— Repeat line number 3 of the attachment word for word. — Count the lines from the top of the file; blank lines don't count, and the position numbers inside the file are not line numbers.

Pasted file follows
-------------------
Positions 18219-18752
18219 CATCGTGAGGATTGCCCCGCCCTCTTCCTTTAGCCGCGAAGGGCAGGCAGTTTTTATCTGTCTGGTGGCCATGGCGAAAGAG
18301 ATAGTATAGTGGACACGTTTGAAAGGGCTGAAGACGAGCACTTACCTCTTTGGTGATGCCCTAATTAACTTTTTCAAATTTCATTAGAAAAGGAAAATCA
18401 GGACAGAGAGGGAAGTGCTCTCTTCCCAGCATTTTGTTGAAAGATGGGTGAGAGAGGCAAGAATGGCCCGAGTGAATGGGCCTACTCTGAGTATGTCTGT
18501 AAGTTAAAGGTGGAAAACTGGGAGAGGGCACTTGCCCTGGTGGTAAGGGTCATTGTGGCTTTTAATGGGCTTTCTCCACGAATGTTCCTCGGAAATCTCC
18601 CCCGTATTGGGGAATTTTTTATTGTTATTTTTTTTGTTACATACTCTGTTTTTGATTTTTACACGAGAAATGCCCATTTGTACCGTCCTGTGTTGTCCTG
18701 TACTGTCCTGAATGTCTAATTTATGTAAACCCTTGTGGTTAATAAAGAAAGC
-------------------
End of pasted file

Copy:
18301 ATAGTATAGTGGACACGTTTGAAAGGGCTGAAGACGAGCACTTACCTCTTTGGTGATGCCCTAATTAACTTTTTCAAATTTCATTAGAAAAGGAAAATCA